McLaren paint is stripped by hand and then sanded down © McLaren
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"The McLaren car is the most visually stunning in F1," says Lowe. "When you walk on the grid in among the cars, that's the one that people are always quite amazed to see for real and it also comes across on the TV. The easiest engineering decision would be to have no paint on the car, that would be lighter, but that's not the way we want to be."

And to ensure that image is maintained race-to-race, one of the first places the car goes on its return to the factory is the paint shop. A laborious process sees the paint stripped back to the primer before a clear coat, chrome and final top coat are added. Since being supplied by Sikkens AkzoNobel, McLaren have cut the number of coats to 4 (officially 4 and a half, although what the half coat entails is a bit of a mystery) from six and in doing so has saved both weight and valuable application time.

Watching the McLaren's paint being hacked away is an excruciating process, much like nails on a blackboard, but it's entirely necessary to get back to the primer and build up the coats. More enjoyable is the repainting. Each coat is applied and then cured by a huge custom-built infrared arch that hovers over the bodywork, dramatically reducing the time of the whole process. And time is another factor that is crucial to McLaren.

"In Formula One there's a constant push, relentless development of bodywork," says Lowe. "We bring new pieces to every race and the earlier the race you can bring them to the quicker you get the new performance. If you have a paint process that takes a week, for the sake of argument, that's lost performance. If you have a paint process that takes six hours you're ahead of the curve on your lap time.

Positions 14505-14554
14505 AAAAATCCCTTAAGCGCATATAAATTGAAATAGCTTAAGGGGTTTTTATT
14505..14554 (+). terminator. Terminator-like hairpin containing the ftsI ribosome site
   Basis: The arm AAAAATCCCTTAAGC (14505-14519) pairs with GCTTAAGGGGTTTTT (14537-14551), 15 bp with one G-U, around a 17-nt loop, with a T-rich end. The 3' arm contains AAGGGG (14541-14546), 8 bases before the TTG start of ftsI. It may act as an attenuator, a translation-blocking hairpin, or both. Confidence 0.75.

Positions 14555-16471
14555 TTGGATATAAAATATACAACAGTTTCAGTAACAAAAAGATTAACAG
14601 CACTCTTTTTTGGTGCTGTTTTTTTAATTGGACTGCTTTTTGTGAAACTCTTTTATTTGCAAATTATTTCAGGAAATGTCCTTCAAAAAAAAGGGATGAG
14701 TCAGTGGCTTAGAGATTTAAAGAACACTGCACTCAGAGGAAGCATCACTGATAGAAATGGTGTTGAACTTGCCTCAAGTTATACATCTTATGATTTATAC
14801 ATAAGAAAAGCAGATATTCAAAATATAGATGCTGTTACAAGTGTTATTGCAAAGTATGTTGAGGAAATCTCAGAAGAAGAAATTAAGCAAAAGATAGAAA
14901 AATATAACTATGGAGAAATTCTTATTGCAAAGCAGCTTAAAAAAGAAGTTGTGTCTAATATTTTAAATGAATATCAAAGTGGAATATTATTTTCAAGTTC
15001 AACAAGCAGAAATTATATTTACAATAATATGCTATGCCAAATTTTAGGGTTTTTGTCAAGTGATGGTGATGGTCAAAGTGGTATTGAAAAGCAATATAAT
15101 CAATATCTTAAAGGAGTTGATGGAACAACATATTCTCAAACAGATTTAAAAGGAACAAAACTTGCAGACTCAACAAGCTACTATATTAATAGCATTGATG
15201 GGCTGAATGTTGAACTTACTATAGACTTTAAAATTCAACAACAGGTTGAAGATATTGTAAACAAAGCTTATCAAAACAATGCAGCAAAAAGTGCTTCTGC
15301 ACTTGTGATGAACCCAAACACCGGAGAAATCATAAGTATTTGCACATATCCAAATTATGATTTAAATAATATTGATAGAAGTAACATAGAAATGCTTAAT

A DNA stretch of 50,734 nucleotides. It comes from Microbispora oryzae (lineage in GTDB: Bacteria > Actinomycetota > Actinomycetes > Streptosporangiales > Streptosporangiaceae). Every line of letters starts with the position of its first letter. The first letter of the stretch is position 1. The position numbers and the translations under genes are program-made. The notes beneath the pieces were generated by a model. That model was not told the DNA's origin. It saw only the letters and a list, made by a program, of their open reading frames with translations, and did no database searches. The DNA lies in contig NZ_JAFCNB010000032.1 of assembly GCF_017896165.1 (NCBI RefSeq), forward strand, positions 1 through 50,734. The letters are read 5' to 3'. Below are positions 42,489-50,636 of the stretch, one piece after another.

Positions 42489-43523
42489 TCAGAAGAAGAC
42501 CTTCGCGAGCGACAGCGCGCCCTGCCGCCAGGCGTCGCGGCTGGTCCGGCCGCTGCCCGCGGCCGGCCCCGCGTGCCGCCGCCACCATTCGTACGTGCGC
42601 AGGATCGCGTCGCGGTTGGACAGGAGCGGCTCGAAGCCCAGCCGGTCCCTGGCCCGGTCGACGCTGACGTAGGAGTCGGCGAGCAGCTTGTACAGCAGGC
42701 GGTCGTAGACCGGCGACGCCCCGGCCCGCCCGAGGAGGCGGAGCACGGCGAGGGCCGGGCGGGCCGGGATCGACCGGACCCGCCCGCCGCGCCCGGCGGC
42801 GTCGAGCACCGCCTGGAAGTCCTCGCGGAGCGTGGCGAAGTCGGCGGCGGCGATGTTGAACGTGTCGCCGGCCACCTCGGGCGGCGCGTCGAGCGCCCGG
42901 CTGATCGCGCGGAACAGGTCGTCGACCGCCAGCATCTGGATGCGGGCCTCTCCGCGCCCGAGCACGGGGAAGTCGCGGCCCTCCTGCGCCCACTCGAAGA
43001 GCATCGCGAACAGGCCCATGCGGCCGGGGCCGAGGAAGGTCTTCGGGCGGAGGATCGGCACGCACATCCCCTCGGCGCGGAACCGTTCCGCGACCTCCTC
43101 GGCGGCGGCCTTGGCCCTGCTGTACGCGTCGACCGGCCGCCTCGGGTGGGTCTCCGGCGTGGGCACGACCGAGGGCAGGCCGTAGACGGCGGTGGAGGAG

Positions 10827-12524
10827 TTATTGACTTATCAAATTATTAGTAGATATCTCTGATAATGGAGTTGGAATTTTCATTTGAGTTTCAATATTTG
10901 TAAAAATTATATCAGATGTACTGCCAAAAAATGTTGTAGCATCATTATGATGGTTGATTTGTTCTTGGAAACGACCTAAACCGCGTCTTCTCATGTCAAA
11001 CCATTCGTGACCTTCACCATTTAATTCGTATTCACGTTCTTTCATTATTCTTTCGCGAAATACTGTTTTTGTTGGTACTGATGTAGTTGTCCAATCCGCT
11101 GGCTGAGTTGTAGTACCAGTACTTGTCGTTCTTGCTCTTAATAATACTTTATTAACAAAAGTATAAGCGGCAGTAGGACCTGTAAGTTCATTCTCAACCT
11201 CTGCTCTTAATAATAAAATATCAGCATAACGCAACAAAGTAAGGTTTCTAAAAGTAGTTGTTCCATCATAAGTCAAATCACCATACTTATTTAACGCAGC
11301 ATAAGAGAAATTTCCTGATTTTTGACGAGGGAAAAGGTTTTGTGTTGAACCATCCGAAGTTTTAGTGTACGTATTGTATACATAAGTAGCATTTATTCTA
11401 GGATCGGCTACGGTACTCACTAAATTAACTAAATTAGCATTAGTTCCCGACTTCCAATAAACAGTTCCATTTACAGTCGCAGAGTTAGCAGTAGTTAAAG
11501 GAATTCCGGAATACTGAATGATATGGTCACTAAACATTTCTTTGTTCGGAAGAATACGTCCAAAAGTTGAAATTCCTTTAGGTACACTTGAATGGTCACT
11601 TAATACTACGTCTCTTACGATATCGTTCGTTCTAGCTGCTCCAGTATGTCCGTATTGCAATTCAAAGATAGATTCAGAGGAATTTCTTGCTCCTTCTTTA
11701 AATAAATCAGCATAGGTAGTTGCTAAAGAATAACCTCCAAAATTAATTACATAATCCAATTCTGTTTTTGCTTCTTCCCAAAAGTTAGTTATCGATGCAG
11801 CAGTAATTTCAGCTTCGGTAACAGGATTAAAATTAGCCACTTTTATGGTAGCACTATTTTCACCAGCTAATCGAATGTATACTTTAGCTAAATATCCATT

Paint is applied by artists with an airbrush © McLaren
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"You invent things in the wind tunnel but then there is a lag between inventing it and seeing it at the race track, so you are always trying to shorten that lag. Painting has historically been quite a big proportion of that time, so that's another thing, through our partnership, that we have been able to shorten."

There is an awful lot of skill that goes into the repainting process. The distinctive red highlights that run down the nose of the McLaren are hand airbrushed, meaning each paint job is unique. It requires an artist with an incredibly steady hand; one mistake and you could cost the team a huge amount of time.

Once the car has received the approval of paint shop boss George Langhorn - who has been overseeing the team's liveries for over 30 years - the bodywork is stickered with McLaren's many sponsors and loaded up for the next race.

Who said watching paint dry is boring?

Laurence Edmondson is an assistant editor on ESPNF1

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Laurence Edmondson is deputy editor of ESPNF1 Laurence Edmondson grew up on a Sunday afternoon diet of Ayrton Senna and Nigel Mansell and first stepped in the paddock as a Bridgestone competition finalist in 2005. He worked for ITV-F1 after graduating from university and has been ESPNF1's deputy editor since 2010